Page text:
Staff Columnist

This is what democracy looks like

Deputy U.S. Attorney General Rod Rosenstein announces the indictments of more than a dozen Russians charged with conspiring to interfere in the 2016 U.S. election campaign during a news conference at the Justice Department in Washington, U.S., February 16, 2018. REUTERS/David hepardson
Deputy U.S. Attorney General Rod Rosenstein announces the indictments of more than a dozen Russians charged with conspiring to interfere in the 2016 U.S. election campaign during a news conference at the Justice Department in Washington, U.S., February 16, 2018. REUTERS/David hepardson
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Hundreds of area residents who took time this past snowy Saturday morning to attend a League of Women Voters’ Legislative Forum also should take a moment to pat themselves on the back.

It was a job well done, and all participants — residents, lawmakers and organizers — deserve kudos for creating and being part of such a civil political display. Despite inclusion of hot-button issues like abortion, state finances and gun rights, Democratic and Republican lawmakers sat side-by-side and answered questions while people listened — a refreshing exercise of democracy that has lately become the exception instead of the rule.

And, given the most recent national revelations, such events may serve as a cure for our political dysfunction.

Last Friday, Special Counsel Robert Mueller issued a sweeping indictment of three organizations and 13 Russian nationals for meddling in the 2016 presidential election. The 37-page document lays bare a multimillion-dollar Russian operation to sow discord in American politics.

Deputy Attorney General Rod Rosenstein said there is “no allegation in this indictment that any American had knowledge” of Russian activity, a signal that the investigation is ongoing and that any future indictments may differ.

Such discord was not sought merely along party lines, but also within the parties. In addition to derogatory misinformation about Hillary Clinton, for example, Russian operatives bolstered the campaign of Bernie Sanders. While supportive of the Donald Trump campaign, the operatives sought to discredit Ted Cruz and Marco Rubio. On social media, according to investigators, the Russians rallied in favor of Green Party candidate Jill Stein.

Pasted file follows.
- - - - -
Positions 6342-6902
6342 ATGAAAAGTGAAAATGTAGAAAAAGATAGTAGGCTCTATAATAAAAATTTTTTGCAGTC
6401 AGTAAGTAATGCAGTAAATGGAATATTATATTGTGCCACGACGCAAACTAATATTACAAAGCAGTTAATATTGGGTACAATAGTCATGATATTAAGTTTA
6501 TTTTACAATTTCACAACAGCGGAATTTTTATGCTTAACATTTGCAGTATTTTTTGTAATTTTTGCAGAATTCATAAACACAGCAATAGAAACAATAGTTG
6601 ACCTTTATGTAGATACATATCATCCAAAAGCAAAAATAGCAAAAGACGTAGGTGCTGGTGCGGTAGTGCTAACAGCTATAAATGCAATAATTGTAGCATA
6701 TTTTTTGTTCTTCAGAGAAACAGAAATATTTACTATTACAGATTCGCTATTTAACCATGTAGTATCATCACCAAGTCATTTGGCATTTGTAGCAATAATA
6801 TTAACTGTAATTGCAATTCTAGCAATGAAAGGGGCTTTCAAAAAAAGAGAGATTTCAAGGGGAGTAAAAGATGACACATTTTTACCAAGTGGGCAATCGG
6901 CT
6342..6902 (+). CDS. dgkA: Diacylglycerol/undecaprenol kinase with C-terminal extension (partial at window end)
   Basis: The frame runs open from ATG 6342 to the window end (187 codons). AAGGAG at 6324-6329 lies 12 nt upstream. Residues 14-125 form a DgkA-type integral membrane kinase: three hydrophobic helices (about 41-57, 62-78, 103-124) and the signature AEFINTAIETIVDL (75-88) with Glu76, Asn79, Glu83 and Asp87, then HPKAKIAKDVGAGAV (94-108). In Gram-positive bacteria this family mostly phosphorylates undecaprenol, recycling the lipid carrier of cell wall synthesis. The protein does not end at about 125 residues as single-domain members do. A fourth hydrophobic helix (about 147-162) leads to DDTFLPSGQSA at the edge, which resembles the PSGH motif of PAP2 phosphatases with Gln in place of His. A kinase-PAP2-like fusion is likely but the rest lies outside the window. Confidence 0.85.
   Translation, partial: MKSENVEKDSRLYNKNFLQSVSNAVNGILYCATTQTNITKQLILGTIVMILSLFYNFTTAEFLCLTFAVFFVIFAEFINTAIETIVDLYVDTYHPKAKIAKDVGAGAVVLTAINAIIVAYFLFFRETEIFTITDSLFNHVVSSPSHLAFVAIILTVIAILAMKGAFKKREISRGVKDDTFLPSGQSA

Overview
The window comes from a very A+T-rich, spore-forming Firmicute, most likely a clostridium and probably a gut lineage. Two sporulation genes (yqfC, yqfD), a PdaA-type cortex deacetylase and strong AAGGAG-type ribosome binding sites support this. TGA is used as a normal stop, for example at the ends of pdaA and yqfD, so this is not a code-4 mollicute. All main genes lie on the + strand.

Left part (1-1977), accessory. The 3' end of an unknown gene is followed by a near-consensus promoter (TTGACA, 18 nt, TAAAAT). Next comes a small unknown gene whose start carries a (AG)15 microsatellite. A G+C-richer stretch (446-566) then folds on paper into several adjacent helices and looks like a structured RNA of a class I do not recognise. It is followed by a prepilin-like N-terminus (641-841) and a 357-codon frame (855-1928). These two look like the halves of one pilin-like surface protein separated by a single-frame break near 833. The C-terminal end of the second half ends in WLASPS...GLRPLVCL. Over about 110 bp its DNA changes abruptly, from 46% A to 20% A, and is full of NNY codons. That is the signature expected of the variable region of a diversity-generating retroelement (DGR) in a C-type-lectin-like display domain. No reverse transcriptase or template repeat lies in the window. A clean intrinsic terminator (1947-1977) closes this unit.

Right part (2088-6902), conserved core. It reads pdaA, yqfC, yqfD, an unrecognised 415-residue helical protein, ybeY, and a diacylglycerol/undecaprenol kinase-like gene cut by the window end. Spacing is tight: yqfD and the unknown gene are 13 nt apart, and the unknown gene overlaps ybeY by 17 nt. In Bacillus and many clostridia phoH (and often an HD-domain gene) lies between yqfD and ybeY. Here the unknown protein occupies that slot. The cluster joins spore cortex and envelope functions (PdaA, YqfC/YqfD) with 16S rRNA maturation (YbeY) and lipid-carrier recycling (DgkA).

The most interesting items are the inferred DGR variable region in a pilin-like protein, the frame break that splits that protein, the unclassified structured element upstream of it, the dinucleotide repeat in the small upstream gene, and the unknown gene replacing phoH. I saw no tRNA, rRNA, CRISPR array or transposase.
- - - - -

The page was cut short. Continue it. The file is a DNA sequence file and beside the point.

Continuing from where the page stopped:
Further, the operatives hoped to stoke certain voters to the polls while encouraging others to remain on the sidelines. They did so not only online, but through clandestine activities on the ground in battleground states.

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Hundreds of Americans were allegedly contacted and recruited to support pro-Trump efforts. Individuals were paid to attend Trump events, including one who went to several dressed like Clinton in prison garb, investigators say. Perhaps in an attempt to copy a violent Carroll County parade float, the Russians allegedly ordered the construction of a mock cage for the impersonator that could be loaded on the back of a flatbed truck.

Following the election, disinformation continued, with Russian operatives organizing demonstrations supporting the President-elect as well as rallies protesting election results.

Iowans must wait to see what ultimately transpires, but there are lessons to be learned from this indictment that we can’t afford to hide under a cloak of partisanship. Namely, Russians came into our house and stirred the pot we left simmering on the stove.

We were played for fools and, in many instances, lowered ourselves to the challenge.

As we now begin to search for ways to inoculate ourselves against future misinformation campaigns, let’s not overlook the power of coming together for civil discourse.

• Comments: @LyndaIowa, (319) 368-8513, lynda.waddington@thegazette.com

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